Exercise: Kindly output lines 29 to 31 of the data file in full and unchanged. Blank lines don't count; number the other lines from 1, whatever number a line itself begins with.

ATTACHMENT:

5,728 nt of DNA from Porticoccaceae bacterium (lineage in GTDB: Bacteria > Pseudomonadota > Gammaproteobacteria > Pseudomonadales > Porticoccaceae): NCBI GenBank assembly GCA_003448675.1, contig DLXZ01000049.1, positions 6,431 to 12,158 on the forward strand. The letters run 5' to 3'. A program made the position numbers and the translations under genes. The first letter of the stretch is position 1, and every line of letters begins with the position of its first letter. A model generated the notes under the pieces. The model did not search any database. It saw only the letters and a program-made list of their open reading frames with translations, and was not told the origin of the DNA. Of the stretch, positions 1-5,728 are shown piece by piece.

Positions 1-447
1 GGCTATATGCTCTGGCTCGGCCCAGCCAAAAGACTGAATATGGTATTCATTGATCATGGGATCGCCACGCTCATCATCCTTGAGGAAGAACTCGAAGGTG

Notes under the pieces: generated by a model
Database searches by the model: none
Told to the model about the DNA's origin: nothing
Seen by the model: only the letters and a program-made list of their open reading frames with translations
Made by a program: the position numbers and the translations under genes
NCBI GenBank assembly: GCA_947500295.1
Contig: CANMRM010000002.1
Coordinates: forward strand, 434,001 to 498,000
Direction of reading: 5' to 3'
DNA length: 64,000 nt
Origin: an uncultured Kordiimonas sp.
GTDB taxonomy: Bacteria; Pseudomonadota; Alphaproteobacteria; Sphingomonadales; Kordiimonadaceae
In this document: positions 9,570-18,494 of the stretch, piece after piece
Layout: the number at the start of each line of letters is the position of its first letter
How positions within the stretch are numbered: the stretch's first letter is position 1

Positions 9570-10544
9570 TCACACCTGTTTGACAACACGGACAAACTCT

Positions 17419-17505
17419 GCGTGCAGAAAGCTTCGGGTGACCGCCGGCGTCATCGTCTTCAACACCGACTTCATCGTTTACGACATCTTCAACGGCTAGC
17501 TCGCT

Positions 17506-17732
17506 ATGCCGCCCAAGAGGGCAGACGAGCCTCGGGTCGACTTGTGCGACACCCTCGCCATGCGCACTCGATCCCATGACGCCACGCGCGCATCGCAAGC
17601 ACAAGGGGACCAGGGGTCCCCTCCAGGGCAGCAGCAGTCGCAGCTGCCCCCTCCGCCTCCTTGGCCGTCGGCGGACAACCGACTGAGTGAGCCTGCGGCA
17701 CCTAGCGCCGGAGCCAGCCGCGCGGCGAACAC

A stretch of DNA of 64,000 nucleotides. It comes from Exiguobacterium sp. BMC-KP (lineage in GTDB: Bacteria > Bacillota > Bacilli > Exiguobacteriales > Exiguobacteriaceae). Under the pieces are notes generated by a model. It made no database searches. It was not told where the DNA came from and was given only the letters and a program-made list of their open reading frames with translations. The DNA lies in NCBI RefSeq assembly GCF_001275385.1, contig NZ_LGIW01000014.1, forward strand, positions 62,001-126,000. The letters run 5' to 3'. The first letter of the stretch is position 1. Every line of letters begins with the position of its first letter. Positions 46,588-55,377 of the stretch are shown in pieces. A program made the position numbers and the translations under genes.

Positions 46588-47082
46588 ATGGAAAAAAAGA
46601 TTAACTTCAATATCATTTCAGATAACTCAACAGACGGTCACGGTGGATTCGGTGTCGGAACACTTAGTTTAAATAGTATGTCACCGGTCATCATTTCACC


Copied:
Positions 46588-47082
46588 ATGGAAAAAAAGA
46601 TTAACTTCAATATCATTTCAGATAACTCAACAGACGGTCACGGTGGATTCGGTGTCGGAACACTTAGTTTAAATAGTATGTCACCGGTCATCATTTCACC